Well, too much hammer; the tab broke off neatly along the preexisting bend line, so I'm going to have to order a new interrupter and start over with trying to tune out the rim lock. Meantime, however, examination of the break line shows that a small area on the inside of the bend had bluing on both sides of the break. Yes, my interrupter was already cracked when it was reblued and assembled to my receiver, at whatever point (almost certainly before 1960) my rifle was refurbished and stockpiled.

For what it's worth, I now think the interrupter is too hard (brittle) to bend on that short a length without heating (which would require hardening and tempering once done), and I don't intend to try that again; rather, I'm going to look at other causes for the magazine spring overcoming the interrupter. This didn't happen when I first got the rifle (and I did a pretty complete disassembly when I cleaned out the cosmoline); I did get a couple rim locks at the range, but also had a couple stripper loads that worked perfectly. I've had a suggestion to shim the magazine down or action up (the latter is on my list anyway, as part of floating the barrel), but the interrupter is attached to the receiver, and shimming the magazine won't change where it holds the second round (and since this happens with two rounds, as reliably as with five, magazine spring tension level seems to be eliminated).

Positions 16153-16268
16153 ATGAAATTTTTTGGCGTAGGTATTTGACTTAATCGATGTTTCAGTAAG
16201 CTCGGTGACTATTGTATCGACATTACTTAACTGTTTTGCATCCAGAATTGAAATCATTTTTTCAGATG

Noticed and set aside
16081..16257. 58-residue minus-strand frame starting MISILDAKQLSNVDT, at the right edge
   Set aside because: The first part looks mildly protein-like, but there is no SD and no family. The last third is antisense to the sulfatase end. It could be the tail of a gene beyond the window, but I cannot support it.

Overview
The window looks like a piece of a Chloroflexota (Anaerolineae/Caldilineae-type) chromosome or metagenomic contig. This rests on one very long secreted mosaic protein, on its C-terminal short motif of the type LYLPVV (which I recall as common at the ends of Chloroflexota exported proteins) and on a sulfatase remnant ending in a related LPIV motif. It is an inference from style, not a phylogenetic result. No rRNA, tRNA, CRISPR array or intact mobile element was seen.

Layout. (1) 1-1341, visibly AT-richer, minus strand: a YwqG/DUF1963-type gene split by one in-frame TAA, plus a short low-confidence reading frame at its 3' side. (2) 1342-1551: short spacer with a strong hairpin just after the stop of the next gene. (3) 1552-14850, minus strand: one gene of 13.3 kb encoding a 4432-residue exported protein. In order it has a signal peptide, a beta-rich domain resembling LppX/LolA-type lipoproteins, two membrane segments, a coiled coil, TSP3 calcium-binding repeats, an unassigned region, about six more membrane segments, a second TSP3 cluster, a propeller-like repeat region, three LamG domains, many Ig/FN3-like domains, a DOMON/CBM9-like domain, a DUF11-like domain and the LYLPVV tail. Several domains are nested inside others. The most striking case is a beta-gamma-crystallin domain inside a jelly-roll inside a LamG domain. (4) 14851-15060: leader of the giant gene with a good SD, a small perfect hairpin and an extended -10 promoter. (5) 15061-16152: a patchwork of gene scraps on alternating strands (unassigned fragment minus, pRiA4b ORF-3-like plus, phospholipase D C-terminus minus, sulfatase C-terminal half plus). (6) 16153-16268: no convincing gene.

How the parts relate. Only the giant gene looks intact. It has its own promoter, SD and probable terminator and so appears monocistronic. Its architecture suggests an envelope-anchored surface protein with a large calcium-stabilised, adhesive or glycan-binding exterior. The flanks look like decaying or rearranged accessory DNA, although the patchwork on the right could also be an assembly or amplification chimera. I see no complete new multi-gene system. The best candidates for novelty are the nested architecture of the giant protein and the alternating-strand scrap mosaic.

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Zeiss Ikon



Posts : 135
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Join date : 2012-03-10
Age : 58
Location : North Carolina

PostSubject: Re: Arsenal defect older than I am   Sat May 19, 2012 5:16 pm

With a broken interrupter, I can certainly load single rounds (just slide them into the chamber and close the bolt), so I'm not going to miss my range day. I might even be able to load the magazine, using care to keep the rims in the correct order (i.e. loading the rounds one at a time); the ejector should keep the rounds from coming back out like a fountain when I open the bolt, and as long as the rims aren't lapped the wrong way, the rounds should still feed.

It'd be better to have a working interrupter, though, so I can practice stripper clip reloads (which will be a necessity for Appleseed). A "new" one is only $8 plus shipping online, not a problem come next payday -- but next payday weekend is my next range day, too; it'd be at least a week before I could get the new interrupter, install it, and retune things to restore correct operation (i.e. no rim locks).